Also you say compare them at each update interval? how exactly do you mean? because if i send the players current state to the server to be compared to the actual game state then that is defeating the purpose of delta encoding is it not? im trying to reduce the amount of packet's i send or reduce the size at least.

sorry i know it seems simple to you, i just need that extra kick to get it to click

cheers

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Abstracting things a little.

Say you have a game state 'STATE', and you mark each game state you send to a client with a sequence number 'sqn'. On every server tick, the server computes a new game state : STATE[0], STATE[1], STATE[2], ....

Ignoring delta compression, the server would send STATE[0], STATE[1], STATE[2] to the client, and if a STATE[1] does not reach a client, another more up to date state (STATE[2] for example) will reach the client eventually.

If your client informs the server what state the client last received, instead of sending the full latest state, the server can send the difference between the latest state, and the state last aknowledged by the client.

So the server can send DELTA[sqn, ack] = STATE[sqn] - STATE[ack].

When the client receives DELTA[sqn, ack] from a packet, the client can reconstruct the latest state by doing...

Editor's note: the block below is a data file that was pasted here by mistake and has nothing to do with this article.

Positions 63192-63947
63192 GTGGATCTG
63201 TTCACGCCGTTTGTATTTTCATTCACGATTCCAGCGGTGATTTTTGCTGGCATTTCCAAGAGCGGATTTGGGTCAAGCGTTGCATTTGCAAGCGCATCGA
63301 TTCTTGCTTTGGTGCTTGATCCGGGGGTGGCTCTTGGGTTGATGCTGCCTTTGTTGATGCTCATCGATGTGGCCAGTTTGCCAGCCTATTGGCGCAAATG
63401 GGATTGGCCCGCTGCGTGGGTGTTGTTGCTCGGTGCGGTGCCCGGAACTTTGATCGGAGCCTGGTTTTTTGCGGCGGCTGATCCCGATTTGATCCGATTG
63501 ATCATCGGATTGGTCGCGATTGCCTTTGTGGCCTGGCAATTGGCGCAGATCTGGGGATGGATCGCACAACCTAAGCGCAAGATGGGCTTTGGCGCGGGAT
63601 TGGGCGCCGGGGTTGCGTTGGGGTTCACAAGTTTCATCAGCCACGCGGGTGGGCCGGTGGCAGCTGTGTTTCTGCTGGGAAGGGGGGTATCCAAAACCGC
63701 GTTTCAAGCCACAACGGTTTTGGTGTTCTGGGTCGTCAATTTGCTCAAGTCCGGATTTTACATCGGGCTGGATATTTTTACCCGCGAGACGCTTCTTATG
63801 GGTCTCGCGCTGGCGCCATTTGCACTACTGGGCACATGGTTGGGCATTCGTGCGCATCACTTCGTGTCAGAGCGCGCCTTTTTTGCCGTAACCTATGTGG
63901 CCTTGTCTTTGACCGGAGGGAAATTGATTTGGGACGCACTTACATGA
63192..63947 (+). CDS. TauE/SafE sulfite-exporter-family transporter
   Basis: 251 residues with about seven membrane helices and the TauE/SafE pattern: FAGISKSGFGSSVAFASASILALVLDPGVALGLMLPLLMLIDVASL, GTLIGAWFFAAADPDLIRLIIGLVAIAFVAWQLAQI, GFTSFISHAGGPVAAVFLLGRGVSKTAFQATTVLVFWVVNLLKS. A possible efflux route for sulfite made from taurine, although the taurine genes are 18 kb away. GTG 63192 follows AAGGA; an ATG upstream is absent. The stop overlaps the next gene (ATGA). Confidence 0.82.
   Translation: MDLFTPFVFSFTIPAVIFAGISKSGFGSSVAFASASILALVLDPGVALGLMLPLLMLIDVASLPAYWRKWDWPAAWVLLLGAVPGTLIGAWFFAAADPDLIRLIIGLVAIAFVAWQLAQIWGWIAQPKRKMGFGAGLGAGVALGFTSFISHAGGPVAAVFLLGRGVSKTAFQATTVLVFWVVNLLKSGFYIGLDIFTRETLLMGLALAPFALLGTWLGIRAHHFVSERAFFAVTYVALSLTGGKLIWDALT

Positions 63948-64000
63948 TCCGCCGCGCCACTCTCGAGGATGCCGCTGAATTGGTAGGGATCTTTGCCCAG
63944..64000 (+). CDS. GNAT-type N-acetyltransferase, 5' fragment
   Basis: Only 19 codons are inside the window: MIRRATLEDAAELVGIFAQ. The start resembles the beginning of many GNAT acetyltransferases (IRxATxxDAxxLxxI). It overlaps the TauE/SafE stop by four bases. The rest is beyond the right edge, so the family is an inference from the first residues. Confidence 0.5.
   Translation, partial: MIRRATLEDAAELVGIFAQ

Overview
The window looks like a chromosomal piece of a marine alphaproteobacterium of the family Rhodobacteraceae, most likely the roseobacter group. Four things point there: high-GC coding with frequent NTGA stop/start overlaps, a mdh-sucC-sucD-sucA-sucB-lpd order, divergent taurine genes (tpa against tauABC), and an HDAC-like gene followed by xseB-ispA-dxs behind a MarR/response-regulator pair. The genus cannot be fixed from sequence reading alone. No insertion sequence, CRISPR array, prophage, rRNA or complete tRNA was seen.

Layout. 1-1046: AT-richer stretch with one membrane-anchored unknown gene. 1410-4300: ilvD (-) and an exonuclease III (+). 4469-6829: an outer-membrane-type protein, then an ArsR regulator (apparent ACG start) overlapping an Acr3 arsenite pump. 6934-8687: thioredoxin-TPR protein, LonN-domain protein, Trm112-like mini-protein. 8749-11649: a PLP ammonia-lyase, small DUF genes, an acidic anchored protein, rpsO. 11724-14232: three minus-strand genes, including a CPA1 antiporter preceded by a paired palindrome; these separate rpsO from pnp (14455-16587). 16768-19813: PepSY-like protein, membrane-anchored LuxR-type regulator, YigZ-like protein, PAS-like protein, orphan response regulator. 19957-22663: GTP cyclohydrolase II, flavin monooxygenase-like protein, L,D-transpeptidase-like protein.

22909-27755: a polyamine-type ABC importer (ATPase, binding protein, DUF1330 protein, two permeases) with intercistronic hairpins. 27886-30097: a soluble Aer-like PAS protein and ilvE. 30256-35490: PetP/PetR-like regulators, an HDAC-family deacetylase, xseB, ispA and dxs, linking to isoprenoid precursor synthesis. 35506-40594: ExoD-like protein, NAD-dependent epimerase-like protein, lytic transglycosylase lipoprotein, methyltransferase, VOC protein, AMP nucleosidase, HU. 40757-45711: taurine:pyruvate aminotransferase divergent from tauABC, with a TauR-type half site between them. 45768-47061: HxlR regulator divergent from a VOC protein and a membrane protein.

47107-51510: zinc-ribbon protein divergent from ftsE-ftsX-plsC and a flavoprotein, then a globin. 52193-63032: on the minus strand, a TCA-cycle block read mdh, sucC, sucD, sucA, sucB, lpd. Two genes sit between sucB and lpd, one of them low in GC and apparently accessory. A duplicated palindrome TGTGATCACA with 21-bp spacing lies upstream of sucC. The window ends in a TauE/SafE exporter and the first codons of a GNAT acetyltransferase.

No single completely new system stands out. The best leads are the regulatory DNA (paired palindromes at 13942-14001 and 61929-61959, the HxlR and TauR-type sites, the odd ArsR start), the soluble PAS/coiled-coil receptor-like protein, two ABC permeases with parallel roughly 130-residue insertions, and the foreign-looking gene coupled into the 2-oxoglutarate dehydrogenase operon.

STATE[sqn] = STATE[ack] + DELTA[sqn, ack].

But that requires two things. The server need to have in memory the state with the aknowledged sequence number, and so does the client. So the server needs to keep the states in a FIFO stack, and wait for an aknowledgement number from the client.

Once an acknowledgement number is received, the server can discard the states up to that number. Similarly, the client needs to keep a stack of states as well, to rebuild the latest state.

here's a little exmaple I cooked up.

EDIT : note that the delta compression I use is a RLE encoding system. It's barely optimised, I'll sort it out later.

[Edited by - oliii on February 21, 2010 5:12:05 PM]

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oliii to the rescue again? im flattered.
okay so let me sum this up to see if i get it.